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8 - The Modernist Short Story: Fractured Perspectives

Published online by Cambridge University Press:  17 November 2016

Claire Drewery
Affiliation:
Sheffield Hallam University
Dominic Head
Affiliation:
University of Nottingham
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Summary

The literary term ‘epiphany’, in its original inception in James Joyce's draft-novel Stephen Hero (c.1901–6), has become synonymous in critical accounts of modernism with the moment of transcendent insight, intensity of experience or revelation. In a literary movement in which a prevalent aesthetic aim was the representation of a reality beyond appearances and below material surfaces, the significant moment came to epitomize the endeavour to capture, however fleetingly, the ‘truth’ of subjective experience. It is noteworthy, however, that the version of Joyce's novel published in 1916 as A Portrait of the Artist as a Young Man drops any overt reference to the epiphany, and its depiction is frequently problematized by elliptical, fragmented language. The revelatory moment, this chapter will claim, may thus be interpreted in terms of tension and contradiction as opposed to conveying a transcendent insight.

Whilst the epiphany first receives its name in Stephen Hero, it was to become a structural and aesthetic marker of modernism in general and of the short story form in particular. The moment of epiphany around which modernist short stories have traditionally been seen to pivot is closely associated with the oblique, experimental narrative styles that were distinct from the rich, descriptive canvas of Victorian realism. As modernist writers began to privilege impressionistic, ambiguous depictions of subjective consciousness over the didacticism, materialism and omniscient narration of literary realism, the breakdown of the serialized Victorian novel was superseded by an increased dissemination of short fiction through the literary magazines in which it was frequently published. The emergence of new periodicals such as The Yellow Book, The New Age, The Savoy and The Dome promoted the short story form, as well as various modernist movements, by publishing the work of authors whose work they viewed as avant-garde and experimental. The New Age, for instance, published the work of H. G. Wells and G. B. Shaw, as well as several examples of Katherine Mansfield's early work. It also had feminist affiliations with magazines such as The Freewoman (1911–12), The New Freewoman (1913) and The Egoist (1914–19), which later superseded The Freewoman and was presided over by Rebecca West and later Ezra Pound.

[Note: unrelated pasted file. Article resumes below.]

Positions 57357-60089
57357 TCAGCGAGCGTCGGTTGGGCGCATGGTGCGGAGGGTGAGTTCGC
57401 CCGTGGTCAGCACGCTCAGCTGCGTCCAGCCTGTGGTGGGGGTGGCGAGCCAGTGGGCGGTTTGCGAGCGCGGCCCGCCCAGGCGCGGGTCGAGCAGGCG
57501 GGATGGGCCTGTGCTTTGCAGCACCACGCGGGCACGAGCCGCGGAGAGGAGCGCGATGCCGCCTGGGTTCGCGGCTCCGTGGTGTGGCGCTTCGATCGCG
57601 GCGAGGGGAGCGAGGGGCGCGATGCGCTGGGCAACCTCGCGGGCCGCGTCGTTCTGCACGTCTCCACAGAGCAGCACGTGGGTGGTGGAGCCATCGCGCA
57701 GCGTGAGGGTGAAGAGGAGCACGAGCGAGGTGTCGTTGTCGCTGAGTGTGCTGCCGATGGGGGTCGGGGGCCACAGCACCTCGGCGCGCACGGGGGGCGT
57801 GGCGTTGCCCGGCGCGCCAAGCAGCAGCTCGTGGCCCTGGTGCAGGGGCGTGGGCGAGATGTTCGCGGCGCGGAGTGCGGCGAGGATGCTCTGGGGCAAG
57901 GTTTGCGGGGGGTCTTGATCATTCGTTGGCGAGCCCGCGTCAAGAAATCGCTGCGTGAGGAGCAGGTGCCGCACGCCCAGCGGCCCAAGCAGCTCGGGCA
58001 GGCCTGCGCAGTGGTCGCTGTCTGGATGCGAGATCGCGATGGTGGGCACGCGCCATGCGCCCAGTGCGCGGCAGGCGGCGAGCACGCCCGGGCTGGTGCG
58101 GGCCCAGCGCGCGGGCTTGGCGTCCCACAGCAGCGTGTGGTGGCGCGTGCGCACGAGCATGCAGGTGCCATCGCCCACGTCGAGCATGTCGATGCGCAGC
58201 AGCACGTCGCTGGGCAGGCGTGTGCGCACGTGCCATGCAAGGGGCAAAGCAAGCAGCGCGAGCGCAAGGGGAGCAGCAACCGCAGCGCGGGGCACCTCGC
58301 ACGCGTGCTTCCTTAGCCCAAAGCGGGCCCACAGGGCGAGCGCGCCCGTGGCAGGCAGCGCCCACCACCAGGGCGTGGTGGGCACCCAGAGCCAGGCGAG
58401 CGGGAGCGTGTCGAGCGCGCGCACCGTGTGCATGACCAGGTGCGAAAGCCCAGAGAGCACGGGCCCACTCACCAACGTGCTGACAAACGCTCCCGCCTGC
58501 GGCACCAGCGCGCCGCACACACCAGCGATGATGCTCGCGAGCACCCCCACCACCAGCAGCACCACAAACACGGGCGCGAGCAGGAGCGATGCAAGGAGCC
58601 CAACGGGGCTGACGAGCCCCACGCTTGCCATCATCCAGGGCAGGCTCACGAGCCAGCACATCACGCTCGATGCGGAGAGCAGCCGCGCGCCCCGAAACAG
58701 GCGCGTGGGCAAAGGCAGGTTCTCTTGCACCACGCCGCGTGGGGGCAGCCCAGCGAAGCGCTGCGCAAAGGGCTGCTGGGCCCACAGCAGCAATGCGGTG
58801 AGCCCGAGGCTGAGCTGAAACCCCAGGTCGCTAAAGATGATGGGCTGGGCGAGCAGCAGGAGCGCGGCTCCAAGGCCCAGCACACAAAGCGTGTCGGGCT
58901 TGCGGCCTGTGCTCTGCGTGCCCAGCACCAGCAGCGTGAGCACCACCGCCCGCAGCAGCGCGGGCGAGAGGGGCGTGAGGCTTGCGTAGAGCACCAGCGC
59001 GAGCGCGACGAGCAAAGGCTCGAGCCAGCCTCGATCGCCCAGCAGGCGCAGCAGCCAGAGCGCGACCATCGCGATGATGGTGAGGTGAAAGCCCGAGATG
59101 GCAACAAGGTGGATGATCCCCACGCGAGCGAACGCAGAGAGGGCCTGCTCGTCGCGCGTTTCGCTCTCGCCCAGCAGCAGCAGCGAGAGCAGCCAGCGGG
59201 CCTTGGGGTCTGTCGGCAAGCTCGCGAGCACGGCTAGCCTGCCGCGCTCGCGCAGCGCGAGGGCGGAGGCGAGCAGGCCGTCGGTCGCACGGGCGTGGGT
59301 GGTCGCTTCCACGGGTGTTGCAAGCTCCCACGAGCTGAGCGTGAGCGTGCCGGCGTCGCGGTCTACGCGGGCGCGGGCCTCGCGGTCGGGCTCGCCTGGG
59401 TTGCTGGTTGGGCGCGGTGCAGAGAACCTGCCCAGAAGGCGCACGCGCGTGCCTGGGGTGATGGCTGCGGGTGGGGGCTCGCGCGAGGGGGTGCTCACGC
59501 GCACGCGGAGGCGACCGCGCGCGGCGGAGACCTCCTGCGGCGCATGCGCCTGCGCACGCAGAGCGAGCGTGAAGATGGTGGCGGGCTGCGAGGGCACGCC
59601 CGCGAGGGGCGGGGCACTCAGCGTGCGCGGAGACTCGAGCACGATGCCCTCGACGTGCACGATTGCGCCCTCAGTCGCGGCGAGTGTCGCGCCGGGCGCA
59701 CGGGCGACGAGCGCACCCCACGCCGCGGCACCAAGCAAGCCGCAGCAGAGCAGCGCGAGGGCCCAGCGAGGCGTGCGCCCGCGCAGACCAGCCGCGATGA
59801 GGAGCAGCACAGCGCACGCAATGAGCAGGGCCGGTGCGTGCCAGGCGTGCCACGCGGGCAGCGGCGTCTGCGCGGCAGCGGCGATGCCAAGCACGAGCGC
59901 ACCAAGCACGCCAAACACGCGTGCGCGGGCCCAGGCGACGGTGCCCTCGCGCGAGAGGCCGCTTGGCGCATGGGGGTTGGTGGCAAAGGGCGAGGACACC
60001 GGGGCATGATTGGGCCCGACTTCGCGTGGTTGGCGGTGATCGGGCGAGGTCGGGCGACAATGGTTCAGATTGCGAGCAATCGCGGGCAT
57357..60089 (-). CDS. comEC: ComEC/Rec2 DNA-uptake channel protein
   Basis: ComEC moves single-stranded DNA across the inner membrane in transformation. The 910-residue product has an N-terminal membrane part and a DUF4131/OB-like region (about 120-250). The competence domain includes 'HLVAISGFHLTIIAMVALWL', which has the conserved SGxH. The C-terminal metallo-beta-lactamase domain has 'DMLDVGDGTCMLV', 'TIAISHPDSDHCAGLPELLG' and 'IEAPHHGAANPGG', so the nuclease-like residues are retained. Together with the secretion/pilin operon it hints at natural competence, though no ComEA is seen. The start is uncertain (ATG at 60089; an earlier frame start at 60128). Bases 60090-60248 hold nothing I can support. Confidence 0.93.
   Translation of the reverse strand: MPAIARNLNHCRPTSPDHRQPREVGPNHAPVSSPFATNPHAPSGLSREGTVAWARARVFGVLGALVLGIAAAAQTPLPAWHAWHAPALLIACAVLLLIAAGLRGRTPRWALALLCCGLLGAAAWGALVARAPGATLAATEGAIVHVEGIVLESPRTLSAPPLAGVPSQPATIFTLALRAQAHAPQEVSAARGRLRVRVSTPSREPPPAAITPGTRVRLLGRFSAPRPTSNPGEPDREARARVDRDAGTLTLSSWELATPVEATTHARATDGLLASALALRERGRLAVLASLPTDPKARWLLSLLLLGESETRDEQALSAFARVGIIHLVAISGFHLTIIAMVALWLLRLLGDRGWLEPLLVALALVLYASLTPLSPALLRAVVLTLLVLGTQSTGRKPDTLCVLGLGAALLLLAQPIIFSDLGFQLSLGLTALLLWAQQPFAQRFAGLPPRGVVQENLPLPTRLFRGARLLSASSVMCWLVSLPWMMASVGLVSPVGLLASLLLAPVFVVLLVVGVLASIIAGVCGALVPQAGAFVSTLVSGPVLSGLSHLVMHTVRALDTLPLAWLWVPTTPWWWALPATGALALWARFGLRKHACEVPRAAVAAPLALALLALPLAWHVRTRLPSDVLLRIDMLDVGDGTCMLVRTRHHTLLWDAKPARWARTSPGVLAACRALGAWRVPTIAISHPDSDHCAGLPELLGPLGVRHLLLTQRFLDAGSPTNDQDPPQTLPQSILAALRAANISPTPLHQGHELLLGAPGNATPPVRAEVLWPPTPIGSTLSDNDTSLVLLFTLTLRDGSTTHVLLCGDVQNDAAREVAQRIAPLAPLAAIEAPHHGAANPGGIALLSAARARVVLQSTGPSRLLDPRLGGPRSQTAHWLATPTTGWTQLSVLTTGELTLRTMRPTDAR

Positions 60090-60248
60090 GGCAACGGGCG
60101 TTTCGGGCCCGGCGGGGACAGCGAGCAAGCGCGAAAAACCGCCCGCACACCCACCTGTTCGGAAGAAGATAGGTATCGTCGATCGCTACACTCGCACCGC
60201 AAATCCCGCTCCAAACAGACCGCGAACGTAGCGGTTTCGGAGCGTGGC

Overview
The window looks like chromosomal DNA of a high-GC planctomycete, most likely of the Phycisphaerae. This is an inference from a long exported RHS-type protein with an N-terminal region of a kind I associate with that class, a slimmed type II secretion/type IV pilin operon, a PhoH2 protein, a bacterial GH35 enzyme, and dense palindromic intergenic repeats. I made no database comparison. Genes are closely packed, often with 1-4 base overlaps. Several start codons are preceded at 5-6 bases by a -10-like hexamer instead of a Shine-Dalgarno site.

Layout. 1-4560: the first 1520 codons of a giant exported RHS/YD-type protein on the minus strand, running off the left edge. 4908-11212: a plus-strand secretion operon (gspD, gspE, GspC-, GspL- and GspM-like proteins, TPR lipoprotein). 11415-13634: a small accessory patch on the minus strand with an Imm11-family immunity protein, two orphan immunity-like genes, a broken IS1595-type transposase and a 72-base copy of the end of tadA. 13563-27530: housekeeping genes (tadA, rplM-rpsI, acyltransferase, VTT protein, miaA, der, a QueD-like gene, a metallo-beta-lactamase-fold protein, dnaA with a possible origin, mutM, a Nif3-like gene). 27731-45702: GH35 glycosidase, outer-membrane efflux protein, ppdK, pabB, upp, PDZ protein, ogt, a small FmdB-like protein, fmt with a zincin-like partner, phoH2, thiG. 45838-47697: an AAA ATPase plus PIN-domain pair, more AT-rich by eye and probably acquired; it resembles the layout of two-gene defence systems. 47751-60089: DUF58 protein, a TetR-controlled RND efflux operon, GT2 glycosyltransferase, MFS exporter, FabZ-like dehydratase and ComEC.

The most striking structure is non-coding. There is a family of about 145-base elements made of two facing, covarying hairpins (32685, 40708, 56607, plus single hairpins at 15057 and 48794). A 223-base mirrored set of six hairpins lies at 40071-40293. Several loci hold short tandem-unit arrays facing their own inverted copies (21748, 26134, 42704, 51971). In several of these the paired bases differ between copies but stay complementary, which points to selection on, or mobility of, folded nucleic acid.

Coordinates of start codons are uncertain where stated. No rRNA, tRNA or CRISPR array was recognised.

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Publisher: Cambridge University Press
Print publication year: 2016

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References

Drewery, Claire, Modernist Short Fiction by Women: The Liminal in Katherine Mansfield, Dorothy Richardson, May Sinclair and Virginia Woolf (Farnham: Ashgate, 2011).
Hanson, Clare, Short Stories and Short Fictions 1880–1980 (New York: St Martin's Press, 1985).
Jacobs, Joshua, ‘Joyce's Epiphanic Mode: Material Language and the Representation of Sexuality in Stephen Hero and Portrait ’, Twentieth Century Literature, 46 (2000), 1, pp. 20–33.Google Scholar
Klein, Scott W., The Fictions of James Joyce and Wyndham Lewis: Monsters of Nature and Design (Cambridge University Press, 1994).
Sacido, Jorge, ed., Modernism, Postmodernism and the Short Story in English (New York: Rodopi, 2012).

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